“This first collection introduces a writer to watch and belongs in any library serving a short story readership.”Booklist

“What is most haunting in Kupersmith’s nine multilayered pieces are not the specters, whose tales are revealed as stories within stories, but the lingering loss and disconnect endured by the still living. . . . [A] mature-beyond-her-years debut.”Library Journal (starred review)

“These polished stories mark Kupersmith, who is in her early twenties, as one to watch.”Publishers Weekly (starred review)

“In this impressive debut, Violet Kupersmith displays a remarkable gift for voice and setting. Using history and horror, mystery and imagination, she has created this vivid collection of haunted and haunting stories.”—Karen Joy Fowler, author of We Are All Completely Beside Ourselves and The Jane Austen Book Club

About The Author:

Violet Kupersmith graduated from Mount Holyoke College in 2011 and then spent a year in Vietnam on a Fulbright teaching fellowship. She is currently at work on a novel.

For more reviews and news regarding The Frangipani Hotel by Violet Kupersmith check out these stops on her TLC Book Tour:

Monday, March 3rd:  Bibliophiliac

Tuesday, March 4th:  The Things You Can Read

Wednesday, March 5th:  Savvy Verse and Wit

Tuesday, March 11th:  The Written World

Tuesday, March 11th:  Books a la Mode – author guest post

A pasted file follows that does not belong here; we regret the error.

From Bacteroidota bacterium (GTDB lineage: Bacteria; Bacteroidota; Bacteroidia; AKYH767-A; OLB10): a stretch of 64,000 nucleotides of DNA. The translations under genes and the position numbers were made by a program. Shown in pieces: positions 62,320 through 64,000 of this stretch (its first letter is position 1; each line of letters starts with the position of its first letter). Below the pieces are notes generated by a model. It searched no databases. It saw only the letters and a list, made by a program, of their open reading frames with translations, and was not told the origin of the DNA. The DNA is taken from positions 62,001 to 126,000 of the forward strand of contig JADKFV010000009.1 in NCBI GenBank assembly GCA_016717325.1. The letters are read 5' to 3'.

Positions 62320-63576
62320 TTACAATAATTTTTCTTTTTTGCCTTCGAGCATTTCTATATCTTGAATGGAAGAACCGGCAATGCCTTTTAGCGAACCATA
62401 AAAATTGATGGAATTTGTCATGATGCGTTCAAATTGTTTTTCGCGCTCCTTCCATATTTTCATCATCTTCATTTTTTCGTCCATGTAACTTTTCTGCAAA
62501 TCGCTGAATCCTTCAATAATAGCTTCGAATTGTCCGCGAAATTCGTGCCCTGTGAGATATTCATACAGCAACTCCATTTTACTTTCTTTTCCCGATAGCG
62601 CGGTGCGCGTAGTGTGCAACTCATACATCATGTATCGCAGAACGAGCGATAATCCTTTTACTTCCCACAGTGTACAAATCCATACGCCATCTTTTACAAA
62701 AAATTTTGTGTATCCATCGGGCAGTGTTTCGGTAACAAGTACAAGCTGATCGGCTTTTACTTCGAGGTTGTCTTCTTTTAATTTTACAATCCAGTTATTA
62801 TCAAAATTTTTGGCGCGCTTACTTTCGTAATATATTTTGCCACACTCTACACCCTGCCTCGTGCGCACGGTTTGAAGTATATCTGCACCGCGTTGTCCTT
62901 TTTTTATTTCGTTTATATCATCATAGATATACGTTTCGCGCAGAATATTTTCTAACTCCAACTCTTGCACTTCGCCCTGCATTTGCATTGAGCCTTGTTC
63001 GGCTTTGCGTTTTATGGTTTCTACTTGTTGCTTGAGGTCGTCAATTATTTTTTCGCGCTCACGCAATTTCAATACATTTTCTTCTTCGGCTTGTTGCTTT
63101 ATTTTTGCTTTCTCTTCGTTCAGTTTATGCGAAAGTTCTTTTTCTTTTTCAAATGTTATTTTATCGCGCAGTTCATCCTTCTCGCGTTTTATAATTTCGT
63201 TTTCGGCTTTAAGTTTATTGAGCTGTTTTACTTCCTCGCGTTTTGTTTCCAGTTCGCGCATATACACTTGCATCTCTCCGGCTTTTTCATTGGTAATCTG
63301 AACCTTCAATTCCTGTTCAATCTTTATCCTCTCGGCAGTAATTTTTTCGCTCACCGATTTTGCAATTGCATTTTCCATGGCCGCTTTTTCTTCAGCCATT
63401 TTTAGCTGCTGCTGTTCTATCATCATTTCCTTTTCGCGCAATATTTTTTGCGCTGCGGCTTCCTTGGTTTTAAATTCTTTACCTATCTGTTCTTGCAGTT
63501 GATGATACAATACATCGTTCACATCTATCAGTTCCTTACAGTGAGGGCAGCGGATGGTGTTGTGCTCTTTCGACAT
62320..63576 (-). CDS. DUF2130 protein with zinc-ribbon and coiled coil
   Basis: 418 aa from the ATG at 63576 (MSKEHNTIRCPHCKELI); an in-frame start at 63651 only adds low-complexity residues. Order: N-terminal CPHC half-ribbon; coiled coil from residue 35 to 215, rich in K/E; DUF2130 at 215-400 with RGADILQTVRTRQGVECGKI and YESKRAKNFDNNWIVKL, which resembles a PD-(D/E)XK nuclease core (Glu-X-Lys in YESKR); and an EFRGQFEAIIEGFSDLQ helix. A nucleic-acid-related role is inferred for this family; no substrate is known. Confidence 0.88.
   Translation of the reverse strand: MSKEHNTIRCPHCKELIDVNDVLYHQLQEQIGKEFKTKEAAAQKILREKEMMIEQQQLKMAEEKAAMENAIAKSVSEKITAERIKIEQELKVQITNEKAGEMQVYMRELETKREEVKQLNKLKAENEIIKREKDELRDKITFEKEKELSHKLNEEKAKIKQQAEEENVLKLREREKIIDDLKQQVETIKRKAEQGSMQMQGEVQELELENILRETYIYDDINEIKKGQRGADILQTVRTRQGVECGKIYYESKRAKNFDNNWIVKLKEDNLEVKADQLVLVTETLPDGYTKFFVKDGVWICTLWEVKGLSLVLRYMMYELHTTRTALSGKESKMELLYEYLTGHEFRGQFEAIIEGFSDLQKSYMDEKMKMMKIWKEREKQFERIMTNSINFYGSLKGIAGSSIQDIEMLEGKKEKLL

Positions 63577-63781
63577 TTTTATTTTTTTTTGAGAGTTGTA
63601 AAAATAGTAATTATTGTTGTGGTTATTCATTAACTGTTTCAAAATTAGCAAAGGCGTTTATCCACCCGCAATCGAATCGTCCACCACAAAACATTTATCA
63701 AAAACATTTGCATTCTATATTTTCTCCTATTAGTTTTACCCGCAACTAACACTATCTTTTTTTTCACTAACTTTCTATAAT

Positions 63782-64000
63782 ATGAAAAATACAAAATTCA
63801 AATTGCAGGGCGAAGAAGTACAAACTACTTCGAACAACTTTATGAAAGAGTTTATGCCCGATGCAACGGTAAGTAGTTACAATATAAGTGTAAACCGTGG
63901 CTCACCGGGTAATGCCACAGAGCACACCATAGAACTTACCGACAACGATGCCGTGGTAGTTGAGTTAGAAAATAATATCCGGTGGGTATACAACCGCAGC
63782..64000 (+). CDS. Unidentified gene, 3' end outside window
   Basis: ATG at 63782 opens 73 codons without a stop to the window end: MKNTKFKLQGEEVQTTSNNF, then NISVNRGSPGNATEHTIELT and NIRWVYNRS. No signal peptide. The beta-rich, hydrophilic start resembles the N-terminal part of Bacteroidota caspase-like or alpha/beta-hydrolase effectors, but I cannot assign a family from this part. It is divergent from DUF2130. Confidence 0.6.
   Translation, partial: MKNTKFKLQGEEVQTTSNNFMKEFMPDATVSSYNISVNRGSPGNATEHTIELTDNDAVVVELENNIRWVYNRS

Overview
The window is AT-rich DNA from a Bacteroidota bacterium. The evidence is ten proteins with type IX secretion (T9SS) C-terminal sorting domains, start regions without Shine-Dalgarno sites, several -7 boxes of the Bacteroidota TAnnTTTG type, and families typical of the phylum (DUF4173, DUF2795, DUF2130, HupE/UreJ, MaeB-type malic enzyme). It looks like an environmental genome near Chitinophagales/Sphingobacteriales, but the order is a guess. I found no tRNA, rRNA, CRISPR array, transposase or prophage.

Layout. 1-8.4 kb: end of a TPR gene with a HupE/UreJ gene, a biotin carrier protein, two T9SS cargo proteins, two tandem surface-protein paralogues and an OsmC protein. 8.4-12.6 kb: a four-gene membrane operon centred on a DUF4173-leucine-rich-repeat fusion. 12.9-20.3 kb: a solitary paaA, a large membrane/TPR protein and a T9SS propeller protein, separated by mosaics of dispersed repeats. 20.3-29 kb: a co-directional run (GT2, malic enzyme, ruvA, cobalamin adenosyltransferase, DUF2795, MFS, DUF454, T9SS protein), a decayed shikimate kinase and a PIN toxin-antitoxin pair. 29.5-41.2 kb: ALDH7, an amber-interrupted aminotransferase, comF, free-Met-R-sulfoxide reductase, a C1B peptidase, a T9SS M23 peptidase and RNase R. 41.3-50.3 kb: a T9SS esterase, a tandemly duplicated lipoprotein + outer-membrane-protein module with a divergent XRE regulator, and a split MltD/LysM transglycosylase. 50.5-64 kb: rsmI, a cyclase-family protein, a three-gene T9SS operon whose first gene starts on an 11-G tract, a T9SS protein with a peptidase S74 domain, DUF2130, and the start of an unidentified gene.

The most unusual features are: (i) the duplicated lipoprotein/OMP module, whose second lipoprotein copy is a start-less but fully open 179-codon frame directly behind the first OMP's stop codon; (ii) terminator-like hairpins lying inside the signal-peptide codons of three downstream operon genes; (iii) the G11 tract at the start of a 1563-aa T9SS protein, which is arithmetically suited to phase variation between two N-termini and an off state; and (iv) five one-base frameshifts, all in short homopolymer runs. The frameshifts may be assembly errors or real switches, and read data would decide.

Wednesday, March 12th:  River City Reading

Thursday, March 13th:  Under My Apple Tree

Monday, March 17th:  1330 V

Wednesday, March 19th:  Melody & Words

Monday, March 24th:  A Bookish Way of Life

Tuesday, March 25th:  Suko’s Notebook

Wednesday, March 26th:  Lit and Life

Thursday, March 27th:  Too Fond 

Monday, March 31st:  Svetlana’s Reads and Views

Tuesday, April 1st:  Mandy Boles: Life Between Books

Wednesday, April 2nd:  Guiltless Reading

Thursday, April 3rd:  Books and Movies

Friday, April 4th:  The Relentless Reader

Monday, April 7th:  The Lost Entwife

Tuesday, April 8th:  Unabridged Chick

Wednesday, April 9th:  girlichef

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FTC Disclosure: I receive a commission on all purchases made through using the Amazon and ShopSense links on this site. I received a review copy of The Frangipani Hotel from Spiegel & Grau as part of a TLC Book Tour.

Book Review: Tempting Fate by Jane Green

Tempting Fate by Jane Green on Mandy Boles Life Between Books MandyBoles.comTempting Fate by Jane Green (St. Martin’s Press, 352 pages, $25.99) tells the story of forty-three year old Gabby, a wife and mom who’s started feeling invisible since she hit middle age. Gabby desperately wants another child (even though her husband had a vasectomy against her wishes), and as she watches her daughters grow into teens, she begins to feel restless. When Gabby goes along for a rare girl’s night out, she is secretly pleased when a handsome, young entrepreneur shows interest in her. Gabby begins emailing back and forth with him all the while convincing herself it’s a harmless flirtation and nothing could possibly happen. Soon the emailing and texting turns into an emotional affair, and Gabby contemplates the unthinkable.

Jane Green takes readers on a roller coaster ride of emotions throughout Tempting Fate.  I felt for Gabby, but also found myself wanting to jump into the pages of the book at certain points and say, “Stop it. You don’t want to do this”! This is the kind of book that gets me a little anxious. I could not put it down because I had to know what Gabby would do next and how her actions would effect her family.